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Suburban Spies Among Us

The revelation that suspected Russian spies have been hiding in the suburbs of major U.S. cities has been regarded by some as a throw back to postwar Cold War novels replete with money drop-offs, hidden identities, and old school technology. 

Perhaps the most telling aspect of these Russians’ retro status is their attempt to “fit in” with a suburbia that no longer exists. At least eight of these alleged spies were classic suburbanites replete with dogs, families, or suburban jobs which could be part of any 1950s “welcome wagon” contingent. Yet these stereotypes are hardly representations of today’s suburbs.  

To be sure, most Americans (about 52 percent) are now suburbanites in the statistical sense. But these suburbanites are far from the mostly white “Ozzie and Harriett” families, living in Levittown-style tract housing that is still the image that many Americans (and apparently Russians) hold about suburbia. 

In fact, within the nation’s 100 largest metropolitan areas, only about 18 percent of the population resides in the low density, high growth suburbs and exurbs that were common in the fifties. The rest is really a patchwork of inner ring suburbs, edge cities, gated communities, and the like. 

Moreover, less than a quarter of these suburbanites are married with children households and almost half are either persons living alone or headed by single, divorced or widowed adults. Among large metros, more than half of minorities, the poor, and immigrants live in the suburbs.

So who are the best kinds of spies to send to 21st century suburban America? It depends heavily on the locale. Hispanic spies would fit in well in Los Angeles where largely Mexican Latinos comprise more than 40 percent of the suburbs. In fact they wouldn’t be out of place in the suburbs of Phoenix, Austin, Houston or San Diego where more than a quarter of all residents are Hispanic.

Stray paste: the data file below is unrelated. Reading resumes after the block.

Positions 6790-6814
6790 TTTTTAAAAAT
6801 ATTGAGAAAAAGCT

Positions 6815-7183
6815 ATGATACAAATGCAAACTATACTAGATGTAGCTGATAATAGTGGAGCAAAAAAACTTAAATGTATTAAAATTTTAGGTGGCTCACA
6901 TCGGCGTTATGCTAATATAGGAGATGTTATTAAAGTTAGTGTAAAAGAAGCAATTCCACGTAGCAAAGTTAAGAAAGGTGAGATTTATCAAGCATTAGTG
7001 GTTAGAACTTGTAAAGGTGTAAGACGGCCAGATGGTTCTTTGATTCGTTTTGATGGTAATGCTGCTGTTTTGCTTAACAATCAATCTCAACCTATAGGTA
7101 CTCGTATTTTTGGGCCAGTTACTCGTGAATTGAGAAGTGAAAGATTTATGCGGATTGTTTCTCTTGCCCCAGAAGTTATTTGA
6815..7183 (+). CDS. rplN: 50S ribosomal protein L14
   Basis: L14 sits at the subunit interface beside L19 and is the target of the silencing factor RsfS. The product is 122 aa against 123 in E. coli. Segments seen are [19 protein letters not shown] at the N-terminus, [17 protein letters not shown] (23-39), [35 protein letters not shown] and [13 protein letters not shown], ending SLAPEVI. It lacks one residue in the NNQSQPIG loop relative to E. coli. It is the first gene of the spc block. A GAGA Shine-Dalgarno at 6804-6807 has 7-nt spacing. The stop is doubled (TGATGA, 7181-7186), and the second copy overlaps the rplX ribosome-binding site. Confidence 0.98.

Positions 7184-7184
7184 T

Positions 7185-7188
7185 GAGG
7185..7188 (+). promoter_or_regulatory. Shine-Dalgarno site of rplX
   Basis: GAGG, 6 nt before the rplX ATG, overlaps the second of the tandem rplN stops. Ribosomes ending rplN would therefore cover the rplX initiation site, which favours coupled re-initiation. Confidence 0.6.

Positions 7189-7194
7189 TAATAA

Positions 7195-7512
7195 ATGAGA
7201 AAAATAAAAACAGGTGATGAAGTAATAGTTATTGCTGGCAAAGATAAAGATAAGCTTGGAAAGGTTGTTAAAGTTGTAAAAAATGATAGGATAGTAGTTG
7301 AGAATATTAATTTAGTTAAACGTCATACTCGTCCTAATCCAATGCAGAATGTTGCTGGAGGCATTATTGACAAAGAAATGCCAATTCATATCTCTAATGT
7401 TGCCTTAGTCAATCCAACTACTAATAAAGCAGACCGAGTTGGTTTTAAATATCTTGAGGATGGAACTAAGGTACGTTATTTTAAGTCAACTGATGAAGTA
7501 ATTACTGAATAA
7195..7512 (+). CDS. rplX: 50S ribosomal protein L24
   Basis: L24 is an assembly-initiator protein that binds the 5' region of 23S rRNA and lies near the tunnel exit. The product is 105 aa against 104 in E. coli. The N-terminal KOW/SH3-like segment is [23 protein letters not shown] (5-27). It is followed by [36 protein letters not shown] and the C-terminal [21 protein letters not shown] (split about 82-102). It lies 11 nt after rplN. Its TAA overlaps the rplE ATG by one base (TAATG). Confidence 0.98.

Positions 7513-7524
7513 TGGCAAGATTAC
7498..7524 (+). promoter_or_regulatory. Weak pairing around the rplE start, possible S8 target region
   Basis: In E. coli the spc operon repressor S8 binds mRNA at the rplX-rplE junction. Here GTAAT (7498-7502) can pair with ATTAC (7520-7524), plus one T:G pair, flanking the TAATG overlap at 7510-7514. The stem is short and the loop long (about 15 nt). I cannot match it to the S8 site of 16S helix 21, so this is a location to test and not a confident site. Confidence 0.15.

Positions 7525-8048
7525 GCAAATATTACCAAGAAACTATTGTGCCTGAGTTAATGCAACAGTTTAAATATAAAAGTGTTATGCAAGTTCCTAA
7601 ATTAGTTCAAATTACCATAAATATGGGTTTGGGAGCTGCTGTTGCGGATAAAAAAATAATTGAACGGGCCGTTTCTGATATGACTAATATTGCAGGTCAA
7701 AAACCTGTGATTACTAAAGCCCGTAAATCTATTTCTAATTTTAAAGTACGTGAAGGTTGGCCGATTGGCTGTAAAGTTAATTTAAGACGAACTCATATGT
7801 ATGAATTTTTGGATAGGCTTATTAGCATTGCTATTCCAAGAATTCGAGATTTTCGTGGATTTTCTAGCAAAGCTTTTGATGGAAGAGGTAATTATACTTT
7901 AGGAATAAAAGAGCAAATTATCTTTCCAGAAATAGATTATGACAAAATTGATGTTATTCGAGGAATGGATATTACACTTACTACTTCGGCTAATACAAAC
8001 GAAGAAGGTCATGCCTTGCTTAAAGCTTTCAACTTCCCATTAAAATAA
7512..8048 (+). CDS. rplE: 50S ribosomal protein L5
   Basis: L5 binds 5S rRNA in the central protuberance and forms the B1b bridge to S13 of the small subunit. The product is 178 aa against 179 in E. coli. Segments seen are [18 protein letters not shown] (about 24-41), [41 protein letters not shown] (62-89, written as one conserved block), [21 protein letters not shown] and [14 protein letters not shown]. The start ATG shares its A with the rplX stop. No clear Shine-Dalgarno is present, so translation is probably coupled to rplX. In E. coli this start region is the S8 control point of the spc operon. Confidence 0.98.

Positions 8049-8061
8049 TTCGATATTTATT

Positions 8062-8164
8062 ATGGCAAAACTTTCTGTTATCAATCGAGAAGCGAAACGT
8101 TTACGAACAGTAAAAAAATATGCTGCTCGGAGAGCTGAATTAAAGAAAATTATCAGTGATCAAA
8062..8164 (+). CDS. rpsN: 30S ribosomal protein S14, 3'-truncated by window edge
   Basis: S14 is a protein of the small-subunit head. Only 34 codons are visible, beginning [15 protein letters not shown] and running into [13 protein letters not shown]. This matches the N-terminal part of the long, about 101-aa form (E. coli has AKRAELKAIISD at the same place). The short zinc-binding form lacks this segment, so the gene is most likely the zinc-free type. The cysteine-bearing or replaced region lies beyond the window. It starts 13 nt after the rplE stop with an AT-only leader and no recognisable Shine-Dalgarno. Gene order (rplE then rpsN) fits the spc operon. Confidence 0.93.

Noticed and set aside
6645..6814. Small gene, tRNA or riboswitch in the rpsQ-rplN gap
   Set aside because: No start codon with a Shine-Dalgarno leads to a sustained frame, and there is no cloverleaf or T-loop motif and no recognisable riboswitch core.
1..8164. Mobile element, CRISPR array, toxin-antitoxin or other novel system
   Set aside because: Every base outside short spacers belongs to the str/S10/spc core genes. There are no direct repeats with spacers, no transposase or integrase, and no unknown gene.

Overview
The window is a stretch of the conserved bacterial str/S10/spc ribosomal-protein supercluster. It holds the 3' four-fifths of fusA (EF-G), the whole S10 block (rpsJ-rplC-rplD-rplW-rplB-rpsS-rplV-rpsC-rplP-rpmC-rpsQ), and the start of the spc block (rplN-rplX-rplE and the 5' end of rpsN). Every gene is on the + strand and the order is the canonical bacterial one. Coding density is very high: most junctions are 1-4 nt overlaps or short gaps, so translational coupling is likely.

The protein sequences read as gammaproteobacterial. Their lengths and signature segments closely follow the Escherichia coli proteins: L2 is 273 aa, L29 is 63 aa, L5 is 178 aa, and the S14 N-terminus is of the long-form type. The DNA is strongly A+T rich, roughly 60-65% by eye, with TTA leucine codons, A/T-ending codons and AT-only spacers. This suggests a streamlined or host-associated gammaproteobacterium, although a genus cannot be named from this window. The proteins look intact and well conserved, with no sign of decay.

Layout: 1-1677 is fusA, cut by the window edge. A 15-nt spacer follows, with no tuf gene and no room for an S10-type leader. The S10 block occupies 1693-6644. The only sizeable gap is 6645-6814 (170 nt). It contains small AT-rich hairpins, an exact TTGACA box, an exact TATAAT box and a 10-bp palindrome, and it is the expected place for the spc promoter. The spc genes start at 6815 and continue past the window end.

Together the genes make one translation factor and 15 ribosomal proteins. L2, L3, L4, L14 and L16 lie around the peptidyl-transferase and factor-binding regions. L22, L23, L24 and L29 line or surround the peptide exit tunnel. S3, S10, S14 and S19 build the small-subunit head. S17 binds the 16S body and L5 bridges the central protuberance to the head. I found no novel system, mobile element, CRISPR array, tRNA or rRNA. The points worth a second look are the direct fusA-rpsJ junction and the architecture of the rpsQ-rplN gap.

If the target area were Cape Coral-Fort Myers Florida, it might be good to send a senior citizen to the suburbs where more than a quarter of the population is over age 65. On the other hand, if covert information is desired in Cleveland, Pittsburgh, Buffalo, or Albany, a single secret plant would probably go undetected in these suburbs where roughly three out of ten households are comprised of singles living alone.

Of course, if the Russians are oversupplied with generic “married with children” families, there are still places they can fit in better than the suburbs of New York City, Boston, or Washington, D.C. America’s new “retro family” suburbs  (click on the suburbs tab) are now located in the nation’s growing West and South Regions as well as parts of the Midwest. 

A traditional family spy would go virtually undetected in suburban Provo, Utah where 43 percent of all households are of the “Leave it to Beaver” variety. Suburban Ogden Utah, Raleigh, N.C., and Colorado Springs would also be good places to settle in. And if the covert operators were Hispanic traditional families they would blend in well in suburban El Paso or McAllen, Tex., as well as a slew of metros in California. 

The nation’s demographic landscape has changed considerably since the early Cold War period. Savvy spies in the 21st century need to pack a census volume along with their other bags of tricks if they wish to go undetected in America’s suburbs.